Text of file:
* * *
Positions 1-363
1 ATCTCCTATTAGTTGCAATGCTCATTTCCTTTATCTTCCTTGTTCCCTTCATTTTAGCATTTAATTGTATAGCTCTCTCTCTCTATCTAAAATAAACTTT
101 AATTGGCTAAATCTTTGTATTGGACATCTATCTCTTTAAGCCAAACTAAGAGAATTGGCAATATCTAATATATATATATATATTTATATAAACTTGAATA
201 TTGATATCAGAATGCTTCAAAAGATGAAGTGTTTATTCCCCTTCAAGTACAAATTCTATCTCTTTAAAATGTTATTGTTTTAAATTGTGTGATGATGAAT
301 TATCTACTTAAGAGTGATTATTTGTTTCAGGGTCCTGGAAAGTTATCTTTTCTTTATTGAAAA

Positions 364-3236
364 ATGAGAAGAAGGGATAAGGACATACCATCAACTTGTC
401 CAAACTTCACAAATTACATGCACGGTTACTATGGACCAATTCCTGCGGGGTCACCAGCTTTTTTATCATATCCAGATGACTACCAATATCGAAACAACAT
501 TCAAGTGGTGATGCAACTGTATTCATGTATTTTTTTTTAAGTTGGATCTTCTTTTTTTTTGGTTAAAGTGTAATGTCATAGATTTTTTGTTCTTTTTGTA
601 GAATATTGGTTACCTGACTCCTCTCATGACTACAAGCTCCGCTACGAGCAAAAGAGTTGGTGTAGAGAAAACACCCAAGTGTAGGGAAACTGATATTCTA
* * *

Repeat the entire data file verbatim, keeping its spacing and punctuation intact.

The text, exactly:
Positions 1-363
1 ATCTCCTATTAGTTGCAATGCTCATTTCCTTTATCTTCCTTGTTCCCTTCATTTTAGCATTTAATTGTATAGCTCTCTCTCTCTATCTAAAATAAACTTT
101 AATTGGCTAAATCTTTGTATTGGACATCTATCTCTTTAAGCCAAACTAAGAGAATTGGCAATATCTAATATATATATATATATTTATATAAACTTGAATA
201 TTGATATCAGAATGCTTCAAAAGATGAAGTGTTTATTCCCCTTCAAGTACAAATTCTATCTCTTTAAAATGTTATTGTTTTAAATTGTGTGATGATGAAT
301 TATCTACTTAAGAGTGATTATTTGTTTCAGGGTCCTGGAAAGTTATCTTTTCTTTATTGAAAA

Positions 364-3236
364 ATGAGAAGAAGGGATAAGGACATACCATCAACTTGTC
401 CAAACTTCACAAATTACATGCACGGTTACTATGGACCAATTCCTGCGGGGTCACCAGCTTTTTTATCATATCCAGATGACTACCAATATCGAAACAACAT
501 TCAAGTGGTGATGCAACTGTATTCATGTATTTTTTTTTAAGTTGGATCTTCTTTTTTTTTGGTTAAAGTGTAATGTCATAGATTTTTTGTTCTTTTTGTA
601 GAATATTGGTTACCTGACTCCTCTCATGACTACAAGCTCCGCTACGAGCAAAAGAGTTGGTGTAGAGAAAACACCCAAGTGTAGGGAAACTGATATTCTA